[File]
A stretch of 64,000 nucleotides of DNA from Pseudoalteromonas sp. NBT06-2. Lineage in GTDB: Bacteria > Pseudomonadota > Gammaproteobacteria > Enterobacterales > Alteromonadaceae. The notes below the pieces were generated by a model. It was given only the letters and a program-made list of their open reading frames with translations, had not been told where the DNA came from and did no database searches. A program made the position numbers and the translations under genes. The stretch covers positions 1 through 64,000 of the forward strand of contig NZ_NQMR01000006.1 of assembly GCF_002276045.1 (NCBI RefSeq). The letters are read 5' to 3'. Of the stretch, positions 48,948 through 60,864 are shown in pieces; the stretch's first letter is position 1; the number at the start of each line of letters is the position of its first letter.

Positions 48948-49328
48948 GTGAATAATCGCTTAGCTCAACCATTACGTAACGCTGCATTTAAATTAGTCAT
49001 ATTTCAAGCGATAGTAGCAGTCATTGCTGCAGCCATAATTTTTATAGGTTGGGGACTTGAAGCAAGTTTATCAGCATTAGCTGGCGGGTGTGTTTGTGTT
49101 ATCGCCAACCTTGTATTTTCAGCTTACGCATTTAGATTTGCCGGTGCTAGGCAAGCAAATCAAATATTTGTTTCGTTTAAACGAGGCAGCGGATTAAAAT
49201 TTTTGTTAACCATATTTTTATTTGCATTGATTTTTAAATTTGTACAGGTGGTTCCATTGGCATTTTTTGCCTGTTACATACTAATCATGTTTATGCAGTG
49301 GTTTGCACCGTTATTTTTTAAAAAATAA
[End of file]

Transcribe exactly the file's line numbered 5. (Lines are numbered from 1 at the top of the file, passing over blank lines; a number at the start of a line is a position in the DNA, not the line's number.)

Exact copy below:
49101 ATCGCCAACCTTGTATTTTCAGCTTACGCATTTAGATTTGCCGGTGCTAGGCAAGCAAATCAAATATTTGTTTCGTTTAAACGAGGCAGCGGATTAAAAT